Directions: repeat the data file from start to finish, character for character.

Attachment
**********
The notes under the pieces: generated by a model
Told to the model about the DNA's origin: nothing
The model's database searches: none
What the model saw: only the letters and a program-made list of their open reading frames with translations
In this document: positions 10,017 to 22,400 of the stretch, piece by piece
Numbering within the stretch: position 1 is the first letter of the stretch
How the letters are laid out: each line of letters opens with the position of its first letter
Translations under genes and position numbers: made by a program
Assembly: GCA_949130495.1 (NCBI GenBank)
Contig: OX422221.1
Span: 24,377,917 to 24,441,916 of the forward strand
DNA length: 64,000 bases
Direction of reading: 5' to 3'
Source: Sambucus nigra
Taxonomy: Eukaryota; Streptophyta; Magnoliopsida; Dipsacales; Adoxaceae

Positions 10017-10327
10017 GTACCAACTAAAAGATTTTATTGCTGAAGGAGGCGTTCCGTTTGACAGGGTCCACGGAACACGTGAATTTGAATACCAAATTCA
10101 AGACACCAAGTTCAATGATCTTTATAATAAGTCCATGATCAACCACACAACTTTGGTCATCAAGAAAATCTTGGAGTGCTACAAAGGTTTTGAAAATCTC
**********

The notes under the pieces: generated by a model
Told to the model about the DNA's origin: nothing
The model's database searches: none
What the model saw: only the letters and a program-made list of their open reading frames with translations
In this document: positions 10,017 to 22,400 of the stretch, piece by piece
Numbering within the stretch: position 1 is the first letter of the stretch
How the letters are laid out: each line of letters opens with the position of its first letter
Translations under genes and position numbers: made by a program
Assembly: GCA_949130495.1 (NCBI GenBank)
Contig: OX422221.1
Span: 24,377,917 to 24,441,916 of the forward strand
DNA length: 64,000 bases
Direction of reading: 5' to 3'
Source: Sambucus nigra
Taxonomy: Eukaryota; Streptophyta; Magnoliopsida; Dipsacales; Adoxaceae

Positions 10017-10327
10017 GTACCAACTAAAAGATTTTATTGCTGAAGGAGGCGTTCCGTTTGACAGGGTCCACGGAACACGTGAATTTGAATACCAAATTCA
10101 AGACACCAAGTTCAATGATCTTTATAATAAGTCCATGATCAACCACACAACTTTGGTCATCAAGAAAATCTTGGAGTGCTACAAAGGTTTTGAAAATCTC